How Many Vatican Museums Are There

The smallest country in the world is nestled within the city of Rome. It is famous worldwide for its incredible history and beautiful décor. Celebrated attractions including Sistine Chapel, St Peter’s Basilica, and St. Peter’s Square. But no trip to the Vatican City is complete without a journey into the Vatican Museums. One of the biggest collections of artworks in the entire world.

How Many Vatican Museums are there?

The Vatican Museums is not just one large building with many rooms, but a series of 54 separate galleries within Vatican City, comprising over 1400 rooms. The series of galleries is to accommodate the immense assortment of collections, including over 70,000 artworks, with only 20, 000 that are available for public viewing. Many of the museums also double as attractions of their own, the most famous being the Sistine Chapel. This famous landmark is the largest Catholic church in the world and is home for some of Michelangelo’s greatest artworks.

The History of the Vatican Museums

The birth of these museums began in 1503. The very first piece of art began the change after the piece was discovered of a marble sculpture in a country vineyard. A sculpture, named ‘Laocoon and His Sons’ depicts Trojan priest Laocoön with his two sons, being attacked by gigantic serpents. The recently named Pope Julius II purchased the sculpture from the vineyard owner, and after a month of obtaining it, put the sculpture on public display at the Vatican Museums. The museum’s collection grew after private families and other popes’ collections became a part of the museums, as there already immensely large collections were previously only for private viewings.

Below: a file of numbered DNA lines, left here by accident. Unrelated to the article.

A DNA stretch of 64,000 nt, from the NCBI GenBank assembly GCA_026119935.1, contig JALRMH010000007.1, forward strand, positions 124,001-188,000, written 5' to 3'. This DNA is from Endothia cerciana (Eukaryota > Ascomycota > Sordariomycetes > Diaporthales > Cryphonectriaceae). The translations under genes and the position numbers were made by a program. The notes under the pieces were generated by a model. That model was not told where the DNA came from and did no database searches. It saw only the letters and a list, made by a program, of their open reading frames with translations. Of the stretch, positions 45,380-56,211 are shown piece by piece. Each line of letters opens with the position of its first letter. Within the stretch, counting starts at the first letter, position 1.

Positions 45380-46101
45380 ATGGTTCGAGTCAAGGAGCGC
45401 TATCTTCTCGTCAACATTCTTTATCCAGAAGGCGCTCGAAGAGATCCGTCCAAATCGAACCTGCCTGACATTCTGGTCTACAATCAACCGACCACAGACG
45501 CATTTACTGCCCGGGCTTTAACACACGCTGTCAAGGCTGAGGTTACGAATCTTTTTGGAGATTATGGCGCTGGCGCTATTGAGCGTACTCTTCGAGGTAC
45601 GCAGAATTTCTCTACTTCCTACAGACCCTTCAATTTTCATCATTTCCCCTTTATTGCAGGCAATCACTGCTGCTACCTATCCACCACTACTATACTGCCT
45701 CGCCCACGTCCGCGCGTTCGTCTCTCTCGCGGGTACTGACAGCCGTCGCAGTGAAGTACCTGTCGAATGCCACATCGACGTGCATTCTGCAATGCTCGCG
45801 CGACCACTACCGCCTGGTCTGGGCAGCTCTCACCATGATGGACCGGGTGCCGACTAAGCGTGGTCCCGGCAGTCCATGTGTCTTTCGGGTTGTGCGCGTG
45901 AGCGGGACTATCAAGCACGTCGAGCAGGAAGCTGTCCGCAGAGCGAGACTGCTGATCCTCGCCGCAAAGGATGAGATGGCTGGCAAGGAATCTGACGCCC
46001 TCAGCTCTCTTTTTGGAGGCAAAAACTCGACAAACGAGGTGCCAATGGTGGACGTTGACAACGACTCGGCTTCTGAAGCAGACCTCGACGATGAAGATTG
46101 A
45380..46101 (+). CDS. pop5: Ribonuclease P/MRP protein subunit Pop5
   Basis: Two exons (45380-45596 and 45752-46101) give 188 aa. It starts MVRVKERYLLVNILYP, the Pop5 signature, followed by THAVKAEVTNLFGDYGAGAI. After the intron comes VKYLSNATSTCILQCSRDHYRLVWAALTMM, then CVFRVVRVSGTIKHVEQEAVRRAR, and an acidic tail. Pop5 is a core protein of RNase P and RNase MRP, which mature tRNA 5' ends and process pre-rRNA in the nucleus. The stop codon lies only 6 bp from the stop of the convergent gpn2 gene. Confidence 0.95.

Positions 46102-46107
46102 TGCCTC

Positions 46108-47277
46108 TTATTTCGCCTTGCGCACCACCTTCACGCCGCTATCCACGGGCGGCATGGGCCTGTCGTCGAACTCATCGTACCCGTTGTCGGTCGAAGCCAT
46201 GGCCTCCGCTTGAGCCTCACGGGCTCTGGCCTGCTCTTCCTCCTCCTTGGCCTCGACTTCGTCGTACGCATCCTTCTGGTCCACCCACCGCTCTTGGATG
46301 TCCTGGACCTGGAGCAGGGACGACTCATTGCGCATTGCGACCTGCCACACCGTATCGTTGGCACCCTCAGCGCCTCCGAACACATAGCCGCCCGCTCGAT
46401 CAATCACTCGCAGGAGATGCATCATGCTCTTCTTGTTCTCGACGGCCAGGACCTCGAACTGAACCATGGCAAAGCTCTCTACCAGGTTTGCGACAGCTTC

What masterpieces you need to see in the Vatican Museums?

Raphael’s Rooms

The four rooms, named after the famous Raphael, are eminent for their frescos, painted by multiple famous painters such as Michelangelo and Leonardo da Vinci, as well as Raphael himself. Check out the incredible detail and beauty in these works as you wander from room to room.

The Entombment of Christ

This masterpiece was done by Caravaggio, a famous Italian painter. This artwork is said to be the best representations of this scene from the bible. The skill in illustrating the progression from life to death in the characters showed from the top of the painting to the bottom is truly awe-inspiring.

St Jerome in the Wilderness

Leonardo da Vinci is one of the most recognisable names in history, being a painter, architecture, engineer, and many more occupations. His painting St Jerome in the Wilderness’ is one of his unfinished artworks, but despite its incompletion, is one of the best examples of Renaissance art.

Laocoön and His Sons

As stated before, this is the Vatican first public artwork. It is a marble structure depicting one of the greatest ancient Greek artworks. The sculpture dates back to 30-40 BC, being displayed in an open courtyard within the Vatican Museums.

Be sure you check out the dress code prior to the Vatican Museums.

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